Let’s backtrack shall we? Feminism arose from the realization that our destinies were not necessarily connected to the form of our bodies. That one’s identity and indeed ones destiny as to who they were and how they externalised and expressed their identities could be based purely on their own sense of agency, their own sense of who they felt they were internally, beyond societal constraints and assumed roles based on the biological arrangement of their XY-XX chromosomes. Come  back to the rise of transfeminism, the idea of a transgender feminist is oxymoronic and unsettling to a lot of cis-gendered feminists, this is because we have come to associate the male form with patriarchy and literally have come to regard those that are in a male form as part and parcel of the system that has demarcated womyn to the margins of society and stripped them of their ‘subject-hood’ and sense of self-determination and yet we do not see this development in feminist thinking as dangerous-think about it.

To accord a certain symbolic status to the male form we are reverting back to the very status quo our feminist ancestors sought to over throw- that body determines destiny, that somehow who we are is intricately linked to ‘what’ we are biologically . We are inadvertently saying that yes, your body does determine your destiny. That womyn born in males bodies, M-T-F’s, cannot possibly be feminists and understand the feminist struggle. This is perhaps not surprising. The body is the one thing through which we interact with the world. We use the body to express ourselves, to give meaning and identity to our internal ideologies and crisis’s. The body is the one thing that we utilize in love, in protest and identification and an ambiguous body is dangerous, or viewed as dangerous because it does not lend itself to our discriminations and does not fit into our dichotomy of male and female and the assigned patriarchy v feminist to the respective forms.


So, where to from here? Cis-gender feminists cannot legitimately close the doors to transfeminism and transgender womyn cannot legitimately stay away from claiming the title of feminist, why??? Because I believe that the transfeminist movement holds the key that could empower feminists in understanding truly what we have been advocating for when we said our bodies do not determine our destiny. In my own personal view transgender individuals hold the key to a more tolerant and accepting society, if we can break the gender binary that exists currently, if we can show society that we are humans regardless of what is between our legs, who we love and how we love them than we have an opportunity to create a society in which your gender and how we express it is not determined by our biological form.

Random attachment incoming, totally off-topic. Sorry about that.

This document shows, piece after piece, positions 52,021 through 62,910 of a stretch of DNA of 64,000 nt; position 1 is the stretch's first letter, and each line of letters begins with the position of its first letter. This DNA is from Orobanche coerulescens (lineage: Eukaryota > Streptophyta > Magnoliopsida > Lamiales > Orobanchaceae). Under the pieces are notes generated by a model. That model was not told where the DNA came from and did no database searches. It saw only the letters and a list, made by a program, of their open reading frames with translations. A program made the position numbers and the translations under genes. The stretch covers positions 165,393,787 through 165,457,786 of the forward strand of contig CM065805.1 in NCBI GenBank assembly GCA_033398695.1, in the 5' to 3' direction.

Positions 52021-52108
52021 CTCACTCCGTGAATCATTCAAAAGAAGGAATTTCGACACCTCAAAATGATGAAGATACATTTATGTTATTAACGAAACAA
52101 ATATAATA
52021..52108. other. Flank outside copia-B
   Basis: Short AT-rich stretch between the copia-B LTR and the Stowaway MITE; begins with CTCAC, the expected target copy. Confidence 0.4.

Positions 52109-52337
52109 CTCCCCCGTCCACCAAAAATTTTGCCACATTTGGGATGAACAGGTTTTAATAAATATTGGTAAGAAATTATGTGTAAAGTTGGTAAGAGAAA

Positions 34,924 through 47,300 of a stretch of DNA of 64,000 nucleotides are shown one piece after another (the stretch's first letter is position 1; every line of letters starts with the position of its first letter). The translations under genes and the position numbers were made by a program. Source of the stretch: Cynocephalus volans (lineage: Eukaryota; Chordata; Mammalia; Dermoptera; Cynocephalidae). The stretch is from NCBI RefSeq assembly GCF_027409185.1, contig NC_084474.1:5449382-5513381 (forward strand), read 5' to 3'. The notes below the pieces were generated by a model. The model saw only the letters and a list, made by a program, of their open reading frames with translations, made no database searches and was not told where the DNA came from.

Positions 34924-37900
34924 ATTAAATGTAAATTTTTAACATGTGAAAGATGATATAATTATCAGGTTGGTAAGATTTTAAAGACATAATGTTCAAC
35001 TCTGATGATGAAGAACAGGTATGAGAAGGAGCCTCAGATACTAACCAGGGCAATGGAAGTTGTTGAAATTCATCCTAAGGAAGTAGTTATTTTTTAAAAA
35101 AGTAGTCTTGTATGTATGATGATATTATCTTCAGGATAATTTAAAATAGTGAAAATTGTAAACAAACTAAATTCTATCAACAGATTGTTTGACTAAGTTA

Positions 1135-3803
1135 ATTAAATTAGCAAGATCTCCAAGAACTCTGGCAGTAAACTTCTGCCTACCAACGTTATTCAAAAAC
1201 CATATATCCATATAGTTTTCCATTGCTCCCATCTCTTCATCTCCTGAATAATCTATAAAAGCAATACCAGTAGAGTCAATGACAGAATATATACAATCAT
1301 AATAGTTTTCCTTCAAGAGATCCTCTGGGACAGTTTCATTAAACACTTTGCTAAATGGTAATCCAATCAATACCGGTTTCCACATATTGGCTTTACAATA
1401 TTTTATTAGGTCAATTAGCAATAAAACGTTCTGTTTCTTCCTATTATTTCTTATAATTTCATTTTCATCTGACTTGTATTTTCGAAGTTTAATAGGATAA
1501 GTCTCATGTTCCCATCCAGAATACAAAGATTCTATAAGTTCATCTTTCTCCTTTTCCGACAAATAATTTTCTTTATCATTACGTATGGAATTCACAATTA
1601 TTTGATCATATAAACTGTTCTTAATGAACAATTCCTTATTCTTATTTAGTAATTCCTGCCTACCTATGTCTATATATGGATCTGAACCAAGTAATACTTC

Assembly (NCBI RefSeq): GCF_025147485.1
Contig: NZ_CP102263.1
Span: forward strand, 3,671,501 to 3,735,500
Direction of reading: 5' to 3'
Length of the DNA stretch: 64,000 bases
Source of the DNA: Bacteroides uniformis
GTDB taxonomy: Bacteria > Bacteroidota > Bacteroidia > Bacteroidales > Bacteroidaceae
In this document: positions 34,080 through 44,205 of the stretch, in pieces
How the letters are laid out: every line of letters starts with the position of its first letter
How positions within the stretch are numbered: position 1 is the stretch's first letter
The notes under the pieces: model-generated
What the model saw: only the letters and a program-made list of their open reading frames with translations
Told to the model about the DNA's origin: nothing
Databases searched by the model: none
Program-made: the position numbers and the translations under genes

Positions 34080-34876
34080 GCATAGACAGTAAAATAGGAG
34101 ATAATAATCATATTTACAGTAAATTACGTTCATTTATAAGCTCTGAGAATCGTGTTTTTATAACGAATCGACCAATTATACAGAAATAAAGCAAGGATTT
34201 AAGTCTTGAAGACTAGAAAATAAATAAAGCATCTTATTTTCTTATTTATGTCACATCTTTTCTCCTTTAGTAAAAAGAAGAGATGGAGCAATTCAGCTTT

Someone really smart said something along these lines, “every battle championed by minorities is my battle” and that has been my motto, I have realized that by standing for the rights of other minorities I am in fact indirectly pursuing my own. Transgender feminists represent the polycentric nature of being human.  When the voices of minorities manage to bring about change, the collective consciousness of society is penetrated and this presents an opportunity for us as minority groups to further establish ourselves and loosen the societal constraints that have stifled individual self determination.

Here’s the deal, the feminist movement exists within a larger social movement and each sub-movement is part of a larger system of interdependent pieces defined by their relationship to all other pieces. To think of the feminist movement as independent from other social movements is a fallacy and highly misguided. We need to see feminism as a transformational movement, as feminists we seek to transform society and make it possible for all persons to exercise self determination in determining their destinies. Every victory loosens ever so slightly the societal chains that have prevented change and real reform through social conscientization.

Transgender feminists are not agents of patriarchy or a mockery to feminism, they are a celebration of the central principles that feminists have long sought to have recognized. They are a celebration of the idea that self determination is a principle worth fighting for, that we as feminists in all body forms have become a social movement that can create spaces that enable those that are differently gendered to express their true selves.

Feminists and feminism must always seek to transform not only society and the prejudices and boundaries that have been placed but they must at all times be self critical about how we relate to other minority movements. We must always seek to transform ourselves and be constantly critical of ourselves and our associations with other marginalized groups.

This is a very good piece Busi wrote for us and we thank her for this contribution. Later in the week we will publish our report and reflections of attending the Amanitare Coalition meeting which took place in Cape Town 28 and 29 February. Until then friends………….

Leigh Ann